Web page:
Grown Not Flown - growing your own flowers for the vase.

Growing your own flowers - slow living.
Growing your own flowers - slow living.

When I first began gardening, I must confess, my mind was wholly on growing fresh vegetables for our family to get stuck into. I thought that a practical garden was one that would fill our bellies, enhance our food quality and nourish our bodies. 


I became keen to grow flowers when I learned that it would draw pollinators to the garden, and could contribute to us obtaining even more bountiful food. So away I went and got a lovely cottage and native garden growing, right outside my door. I grew flowers everywhere, even amongst the vegetables and down our utilitarian driveway.


After only a short while I began to fall in love with flowers, and even started to like them as much as the veggies. Shocker, right! I found botanicals that I could grow like Rose Scented Geranium and Lavender, so I could craft soaps. Clary Sage, so that could make nature wand smudges and get rid of nasty smells in the home. I added them to vinegars to make lovely scented sprays for the kitchen counter, even warmed up simmer pots on the fire for natural aromatherapy around the home. 

Suddenly, flowers had so much value and I realised they too had uses for around the home. There was also the mental health benefits that come with growing and enjoying flowers outdoors and bringing them inside. Sometimes its just nice for your brain to sit and look at a pretty flower. A beautiful flower has immeasurable value really if it puts you in a better mood. 


While its nice to go into a florist and buy a bunch for yourself or a friend, its also important to know, like with everything, the flower industry has been systemised. Many of our flowers are shipped in from Europe, its not hard to get any flower you want through any season of the year now. Just like vegetables, I feel flowers that are in season should be enjoyed while they are in fact in season. I want to know where the local flowers are, the slow flowers, the flowers grown up the road, not in Holland.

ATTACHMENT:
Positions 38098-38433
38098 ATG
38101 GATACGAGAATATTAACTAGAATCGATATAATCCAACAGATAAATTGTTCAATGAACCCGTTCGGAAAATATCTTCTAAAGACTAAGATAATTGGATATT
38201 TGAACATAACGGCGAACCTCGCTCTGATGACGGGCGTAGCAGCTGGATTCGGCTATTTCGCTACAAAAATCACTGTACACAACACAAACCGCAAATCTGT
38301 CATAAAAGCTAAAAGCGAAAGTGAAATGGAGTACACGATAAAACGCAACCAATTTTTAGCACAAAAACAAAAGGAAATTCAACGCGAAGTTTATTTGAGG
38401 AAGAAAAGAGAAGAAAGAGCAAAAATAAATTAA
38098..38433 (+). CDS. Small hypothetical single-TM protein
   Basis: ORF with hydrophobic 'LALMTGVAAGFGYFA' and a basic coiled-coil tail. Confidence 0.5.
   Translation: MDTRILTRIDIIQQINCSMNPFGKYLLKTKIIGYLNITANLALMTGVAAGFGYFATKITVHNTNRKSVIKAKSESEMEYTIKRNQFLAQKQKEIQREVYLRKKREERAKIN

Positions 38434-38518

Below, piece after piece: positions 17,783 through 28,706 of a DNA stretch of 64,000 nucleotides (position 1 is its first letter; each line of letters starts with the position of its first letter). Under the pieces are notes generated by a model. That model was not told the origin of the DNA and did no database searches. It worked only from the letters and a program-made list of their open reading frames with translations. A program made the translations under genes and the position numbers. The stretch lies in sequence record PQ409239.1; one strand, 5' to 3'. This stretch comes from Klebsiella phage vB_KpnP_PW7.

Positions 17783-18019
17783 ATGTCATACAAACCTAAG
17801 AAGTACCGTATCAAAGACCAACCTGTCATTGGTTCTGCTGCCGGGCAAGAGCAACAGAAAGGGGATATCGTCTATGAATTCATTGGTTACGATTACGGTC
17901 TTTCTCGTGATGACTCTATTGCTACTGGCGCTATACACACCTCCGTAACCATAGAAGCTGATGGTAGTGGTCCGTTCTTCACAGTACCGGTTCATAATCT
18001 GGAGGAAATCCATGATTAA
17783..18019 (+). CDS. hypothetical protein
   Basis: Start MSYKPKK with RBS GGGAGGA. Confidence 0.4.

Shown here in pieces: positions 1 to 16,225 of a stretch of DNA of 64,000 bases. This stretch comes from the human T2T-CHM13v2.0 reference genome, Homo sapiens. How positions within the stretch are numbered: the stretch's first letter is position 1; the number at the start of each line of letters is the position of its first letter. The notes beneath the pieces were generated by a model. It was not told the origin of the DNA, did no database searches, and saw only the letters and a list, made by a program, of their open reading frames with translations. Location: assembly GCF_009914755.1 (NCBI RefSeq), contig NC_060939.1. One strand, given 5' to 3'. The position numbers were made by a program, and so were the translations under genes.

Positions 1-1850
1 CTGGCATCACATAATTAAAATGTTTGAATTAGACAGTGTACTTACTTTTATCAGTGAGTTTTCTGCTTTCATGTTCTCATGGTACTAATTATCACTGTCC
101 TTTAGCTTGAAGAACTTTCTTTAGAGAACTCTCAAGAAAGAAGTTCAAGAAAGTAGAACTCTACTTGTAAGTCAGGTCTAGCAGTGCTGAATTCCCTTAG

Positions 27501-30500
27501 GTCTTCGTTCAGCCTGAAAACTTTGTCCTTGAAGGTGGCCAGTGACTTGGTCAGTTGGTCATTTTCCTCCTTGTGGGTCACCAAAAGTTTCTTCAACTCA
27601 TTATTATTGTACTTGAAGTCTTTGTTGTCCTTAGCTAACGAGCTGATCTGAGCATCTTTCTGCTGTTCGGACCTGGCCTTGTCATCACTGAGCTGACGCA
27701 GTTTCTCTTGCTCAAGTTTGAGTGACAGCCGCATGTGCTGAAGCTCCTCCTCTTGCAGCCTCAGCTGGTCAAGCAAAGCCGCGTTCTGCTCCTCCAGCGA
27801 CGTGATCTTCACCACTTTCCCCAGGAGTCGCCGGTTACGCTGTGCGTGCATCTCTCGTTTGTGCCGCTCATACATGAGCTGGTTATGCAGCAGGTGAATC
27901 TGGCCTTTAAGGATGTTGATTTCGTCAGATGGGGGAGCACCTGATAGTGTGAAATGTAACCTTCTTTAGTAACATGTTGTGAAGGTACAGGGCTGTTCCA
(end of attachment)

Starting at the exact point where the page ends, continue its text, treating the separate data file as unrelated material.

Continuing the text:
Here in our rural spot, there are flower farmers all around us, and they are doing magnificent things. They are growing everything from Australian natives to cottage and dried flowers. The variety being grown just locally around these parts are astounding. Its heartening to know I could reach out and get local flowers when I want them, and many of the local florists in our towns are supporting this too. 


Sometimes little family-owned flower farms also sell seeds and bulbs or tubers, and this has been wonderful as I’ve added many flowers to my own garden when they are on sale to the public. 


The verdict is, I have been growing masses of flowers for gift giving, the kitchen table and soap making for nearly 3 years now. Flowers are as much important to me now as all those delicious vegetables that I grow. They are all lovely useful crops, feeding our bodies and minds. 



This article contains photos of only a fraction of the flowers that I have grown for my table or friends and family birthday’s and occasions over the last year. I actually cannot believe the amount of flowers that have been available to me. Even in winter I can always manage 2 vases per week for our sweet country home. Taking a small floristry workshop locally can also be a great way to enhance the look of a handmade bouquet, so you can decorate and make lovely floral centrepieces and arrangements for everyone.


Growing the good things is always the best idea! 


Grown Not Flown is a unique campaign that encourages everyone to search for local flower farms in their area. You can search their map here:

Some of my favourite local flower farmers are listed here:

Growing your own flowers for the vase.
Growing your own flowers for the vase.
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Enjoy your time in the garden - EMc

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